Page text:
Remove any bark. It doesn’t taste very good. Courtney Starr

4. Transfer the template to your board. When your wood is flat and ready to go, trace the final shape onto it.

5. Bore a hole in the handle. If you’re going to make a handmade charcuterie board, you might as well display it. I like when I can hang kitchen accessories, so I recommend boring a hole in the handle of your board around a ¾-inch in diameter. Be sure to leave at least a ½-inch of wood between the hole and the outside edge of the handle.

6. Cut out your board. A simple coping saw will do the job, as its thin blade makes it especially good at cutting along the tight curves of the handle. Don’t fret too much about cutting a perfectly smooth line, as you can correct any mistakes at the next step.

Note: If you have a bandsaw, you can use that for this step.

Use a saw with a thin blade, like a coping saw, to unique designs. Courtney Starr

7. Shape the wood. I prefer to use a drawknife to get the final shape on a charcuterie board. With this basic tool, you can quickly go from heavy stock removal to finessing the smallest details, without missing a beat. I also love the faceted look that drawknives give to the wood since each of the small surfaces left by the blade catch the light in a different way. I figure if I’m making something by hand, you might as well be able to tell! To shape tight corners like the one on the handle, use a round rasp, also called a rat tail rasp.

Tip: If you’re not confident with a rasp or drawknife, try them out on a scrap piece of wood. They’re fairly simple to use with a bit of practice.

You’ll want to round the hole in the handle of your board so it’s easier to hang. Courtney Starr

8. Sand the wood. There’s no need to employ a power sander on such a small project, so sanding by hand will do the trick. I recommend sanding up to 220 grit in order to get a nice, smooth surface that will be easy to clean.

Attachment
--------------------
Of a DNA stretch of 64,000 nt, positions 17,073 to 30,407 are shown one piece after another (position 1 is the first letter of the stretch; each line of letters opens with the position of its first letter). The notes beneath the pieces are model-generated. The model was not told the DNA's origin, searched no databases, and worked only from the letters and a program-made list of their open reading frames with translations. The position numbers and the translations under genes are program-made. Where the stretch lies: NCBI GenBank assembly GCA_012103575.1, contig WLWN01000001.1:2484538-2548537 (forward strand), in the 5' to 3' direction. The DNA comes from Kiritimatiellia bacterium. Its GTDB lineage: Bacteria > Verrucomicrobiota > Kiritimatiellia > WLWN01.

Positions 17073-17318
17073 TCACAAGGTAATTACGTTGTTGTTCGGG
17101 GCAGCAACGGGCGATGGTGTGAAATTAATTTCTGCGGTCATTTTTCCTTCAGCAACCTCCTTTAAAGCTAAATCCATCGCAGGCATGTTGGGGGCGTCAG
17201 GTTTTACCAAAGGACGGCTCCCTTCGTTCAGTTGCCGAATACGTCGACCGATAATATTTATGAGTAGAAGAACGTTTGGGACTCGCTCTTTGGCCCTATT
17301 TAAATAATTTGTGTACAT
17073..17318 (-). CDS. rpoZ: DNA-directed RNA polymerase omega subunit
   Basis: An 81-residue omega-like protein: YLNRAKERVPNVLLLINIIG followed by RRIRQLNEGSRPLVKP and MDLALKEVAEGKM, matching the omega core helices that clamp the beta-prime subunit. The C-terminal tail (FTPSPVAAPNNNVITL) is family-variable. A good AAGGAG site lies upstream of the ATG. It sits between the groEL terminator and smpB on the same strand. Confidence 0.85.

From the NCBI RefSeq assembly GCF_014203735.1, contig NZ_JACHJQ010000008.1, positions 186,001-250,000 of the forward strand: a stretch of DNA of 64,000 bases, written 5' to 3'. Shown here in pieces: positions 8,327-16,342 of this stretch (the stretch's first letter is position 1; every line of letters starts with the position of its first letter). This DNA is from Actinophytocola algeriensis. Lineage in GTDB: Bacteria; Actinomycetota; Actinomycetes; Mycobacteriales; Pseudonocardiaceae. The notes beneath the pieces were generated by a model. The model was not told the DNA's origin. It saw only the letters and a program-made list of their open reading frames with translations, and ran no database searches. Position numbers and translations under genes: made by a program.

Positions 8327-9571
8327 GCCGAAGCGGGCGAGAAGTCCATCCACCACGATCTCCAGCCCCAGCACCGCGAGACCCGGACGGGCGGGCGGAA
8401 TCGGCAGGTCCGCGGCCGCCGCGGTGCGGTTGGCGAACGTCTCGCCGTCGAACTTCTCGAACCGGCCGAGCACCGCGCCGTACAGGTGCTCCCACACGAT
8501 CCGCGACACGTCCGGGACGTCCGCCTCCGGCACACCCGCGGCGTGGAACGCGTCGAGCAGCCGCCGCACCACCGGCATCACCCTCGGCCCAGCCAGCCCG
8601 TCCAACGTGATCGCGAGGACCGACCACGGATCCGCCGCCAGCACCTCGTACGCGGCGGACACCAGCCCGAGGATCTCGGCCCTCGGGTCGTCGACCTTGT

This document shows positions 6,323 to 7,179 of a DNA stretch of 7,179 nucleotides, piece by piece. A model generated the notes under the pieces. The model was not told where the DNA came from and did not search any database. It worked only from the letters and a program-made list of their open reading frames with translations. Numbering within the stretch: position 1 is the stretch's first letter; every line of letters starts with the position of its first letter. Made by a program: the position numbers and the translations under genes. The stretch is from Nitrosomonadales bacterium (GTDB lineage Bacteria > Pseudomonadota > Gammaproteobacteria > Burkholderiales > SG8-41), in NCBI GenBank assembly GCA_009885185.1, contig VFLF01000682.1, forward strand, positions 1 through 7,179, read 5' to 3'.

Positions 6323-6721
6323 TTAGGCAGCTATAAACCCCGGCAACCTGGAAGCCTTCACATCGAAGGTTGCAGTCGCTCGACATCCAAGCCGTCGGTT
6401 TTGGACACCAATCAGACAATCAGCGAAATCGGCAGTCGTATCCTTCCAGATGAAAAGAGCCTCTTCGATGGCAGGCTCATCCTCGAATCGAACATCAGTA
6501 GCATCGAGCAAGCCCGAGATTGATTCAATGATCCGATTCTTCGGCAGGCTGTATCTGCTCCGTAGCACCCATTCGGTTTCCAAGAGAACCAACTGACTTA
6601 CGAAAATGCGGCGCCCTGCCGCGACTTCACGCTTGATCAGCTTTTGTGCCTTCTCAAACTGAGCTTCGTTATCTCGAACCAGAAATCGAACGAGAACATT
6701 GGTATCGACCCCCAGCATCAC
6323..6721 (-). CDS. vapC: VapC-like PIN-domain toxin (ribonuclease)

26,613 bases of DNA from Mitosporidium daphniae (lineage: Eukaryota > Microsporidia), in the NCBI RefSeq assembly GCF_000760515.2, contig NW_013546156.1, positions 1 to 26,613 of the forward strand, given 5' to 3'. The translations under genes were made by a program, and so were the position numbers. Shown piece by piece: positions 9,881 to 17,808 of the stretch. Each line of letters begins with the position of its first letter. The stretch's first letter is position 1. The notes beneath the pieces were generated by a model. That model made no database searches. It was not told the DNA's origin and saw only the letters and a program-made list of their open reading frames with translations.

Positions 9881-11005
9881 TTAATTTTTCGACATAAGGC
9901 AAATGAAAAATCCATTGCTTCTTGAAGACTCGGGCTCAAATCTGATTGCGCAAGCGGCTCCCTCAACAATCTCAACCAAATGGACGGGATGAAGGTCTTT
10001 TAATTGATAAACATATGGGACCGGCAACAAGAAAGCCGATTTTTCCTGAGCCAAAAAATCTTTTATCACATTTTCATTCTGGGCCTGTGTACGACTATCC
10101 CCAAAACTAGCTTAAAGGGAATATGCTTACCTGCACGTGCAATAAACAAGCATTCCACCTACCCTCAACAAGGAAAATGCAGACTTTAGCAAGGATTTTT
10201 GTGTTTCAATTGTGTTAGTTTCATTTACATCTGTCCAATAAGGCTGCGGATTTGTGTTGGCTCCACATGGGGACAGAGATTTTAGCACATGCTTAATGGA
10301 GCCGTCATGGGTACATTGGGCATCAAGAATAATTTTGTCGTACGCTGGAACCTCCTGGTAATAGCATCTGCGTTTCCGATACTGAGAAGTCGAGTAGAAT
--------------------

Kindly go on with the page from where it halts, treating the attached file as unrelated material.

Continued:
9. Finish the board. Applying finish to a charcuterie board is important, as it will encounter harsh treatment from chopping, serving moist foods, and getting washed after use. I chose Osmo’s TopOil to finish my board because it’s food safe and gives the wood a beautiful look and feel.

Note: It’s imperative to choose a finish that is food safe. Make sure to read the production description carefully to determine whether or not your finish of choice is rated for direct contact with food.

Apply a finish that is food safe and easy to refinish after extended use. Courtney Starr

Machine Learning Set To Dominate This Year’s Healthcare Trends

The winds of healthcare tech are changing — at least when it comes to trends. It’s clear from the recent HIMSS Annual Conference & Exhibition that mHealth is becoming the norm, while machine learning and AI is creeping its way in as a dominant trend in the industry.

It’s not just at conferences though; pay attention to news and press releases, and you’ll see talk of machine learning and how it’s being used to do everything from predicting illness to using healthcare analytics to reduce hospital readmissions. One of the most recent developments comes from a company that’s set out to make artificial intelligence “routine, pervasive and actionable” for the entire spectrum of healthcare organizations.

Health Catalyst’s Big News

In mid-February, healthcare data and analytics company Health Catalyst announced its plans to embed the benefits of next-generation healthcare analytics throughout the healthcare experience. It intends to do this by way of chúng tôi an open-source repository of tools and expertise that will help facilitate the deployment of machine learning in any interested healthcare environment.

On a practical level, this means that the entire Health Catalyst product line will be embedded with machine learning as a core capability. This initiative is known as chúng tôi and organizations using Health Catalyst products will be able to access that technology to answer challenges such as identifying patients who are at risk for infection, finding high-risk financial cases and proactively catching canceled appointments.